Note that this directive comprises two parts: the first simulates the links behavior as tabs, and the second activates the selected panel:

.directive('pane', function() {
  return {
    require: '^customTabs',
    restrict: 'E',
    transclude: true,
    scope: { title: '@' },
    link: function(scope, element, attrs, tabsCtrl) {
      tabsCtrl.addPane(scope);
    },
    // Using inline template
    template:
    '<div class="tab-pane" ng-class="{active: selected}" ng-transclude>' +
    '</div>',
    replace: true
  };
})

It is very common for a directive to be composed of one or more parts. A directive, in this case, depends on the operation of the other. They remain connected using the link property:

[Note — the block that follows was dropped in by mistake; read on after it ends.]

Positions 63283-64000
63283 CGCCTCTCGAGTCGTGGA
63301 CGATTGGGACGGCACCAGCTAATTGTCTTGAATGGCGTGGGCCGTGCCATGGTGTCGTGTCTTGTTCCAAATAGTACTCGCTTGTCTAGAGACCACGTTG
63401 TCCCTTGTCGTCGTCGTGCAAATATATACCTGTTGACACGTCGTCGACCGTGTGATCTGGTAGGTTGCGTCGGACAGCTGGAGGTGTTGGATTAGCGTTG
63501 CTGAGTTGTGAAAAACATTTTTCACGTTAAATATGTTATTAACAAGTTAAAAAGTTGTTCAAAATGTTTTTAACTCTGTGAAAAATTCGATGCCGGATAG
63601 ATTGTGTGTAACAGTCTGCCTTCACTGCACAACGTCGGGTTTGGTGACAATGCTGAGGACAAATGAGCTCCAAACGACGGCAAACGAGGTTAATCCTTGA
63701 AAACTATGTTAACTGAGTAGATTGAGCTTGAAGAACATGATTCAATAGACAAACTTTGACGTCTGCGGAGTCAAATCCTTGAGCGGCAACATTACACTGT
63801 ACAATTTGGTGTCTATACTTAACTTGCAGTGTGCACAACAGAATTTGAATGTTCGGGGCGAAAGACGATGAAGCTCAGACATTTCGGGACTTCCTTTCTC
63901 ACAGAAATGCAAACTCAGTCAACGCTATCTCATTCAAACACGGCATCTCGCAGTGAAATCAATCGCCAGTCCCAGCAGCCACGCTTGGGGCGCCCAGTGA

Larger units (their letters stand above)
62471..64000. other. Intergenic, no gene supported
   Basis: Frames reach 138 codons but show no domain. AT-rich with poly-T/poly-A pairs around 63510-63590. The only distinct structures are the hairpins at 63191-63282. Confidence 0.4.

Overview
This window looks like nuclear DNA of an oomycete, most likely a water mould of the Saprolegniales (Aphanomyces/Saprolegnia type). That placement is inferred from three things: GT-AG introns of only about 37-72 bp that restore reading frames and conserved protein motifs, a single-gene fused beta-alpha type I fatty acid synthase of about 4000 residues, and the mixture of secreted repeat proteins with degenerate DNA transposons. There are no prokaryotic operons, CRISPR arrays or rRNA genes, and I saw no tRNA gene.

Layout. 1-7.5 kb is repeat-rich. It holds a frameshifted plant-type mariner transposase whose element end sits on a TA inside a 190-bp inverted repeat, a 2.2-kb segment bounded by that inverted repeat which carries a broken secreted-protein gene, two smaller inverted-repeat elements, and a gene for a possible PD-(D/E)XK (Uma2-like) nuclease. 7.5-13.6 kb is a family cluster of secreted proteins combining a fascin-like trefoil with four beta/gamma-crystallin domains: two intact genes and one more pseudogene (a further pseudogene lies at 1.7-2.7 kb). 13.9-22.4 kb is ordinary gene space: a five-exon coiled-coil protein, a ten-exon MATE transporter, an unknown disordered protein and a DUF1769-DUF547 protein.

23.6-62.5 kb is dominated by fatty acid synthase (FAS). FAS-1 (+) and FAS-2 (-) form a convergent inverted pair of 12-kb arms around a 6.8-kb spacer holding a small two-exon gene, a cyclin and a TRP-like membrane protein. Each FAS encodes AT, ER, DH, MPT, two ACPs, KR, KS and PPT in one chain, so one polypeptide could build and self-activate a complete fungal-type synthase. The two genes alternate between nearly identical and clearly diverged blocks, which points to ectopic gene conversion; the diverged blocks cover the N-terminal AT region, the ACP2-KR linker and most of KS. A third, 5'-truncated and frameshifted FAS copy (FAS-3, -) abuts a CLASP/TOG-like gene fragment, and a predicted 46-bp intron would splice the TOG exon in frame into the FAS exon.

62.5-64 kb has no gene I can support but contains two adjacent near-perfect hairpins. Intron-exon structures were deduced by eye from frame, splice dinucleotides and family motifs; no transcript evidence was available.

link: function(scope, element, attrs, tabsCtrl) {
  tabsCtrl.addPane(scope);
},

There’s more…

We can combine both examples to load external content easily using a controller and an external template in the second example, as performed in the previous examples:

.directive('customTabs', function() {
  return {
    restrict: 'E',
    transclude: true,
    // Declaring scope: {} we using the isolate scope and we can use the directive many times in the same page
    scope: {},
    controller: customCtrl.js,
    // Using external template
    template:app/common/tabs-custom-tpl.html,
    replace: true
  };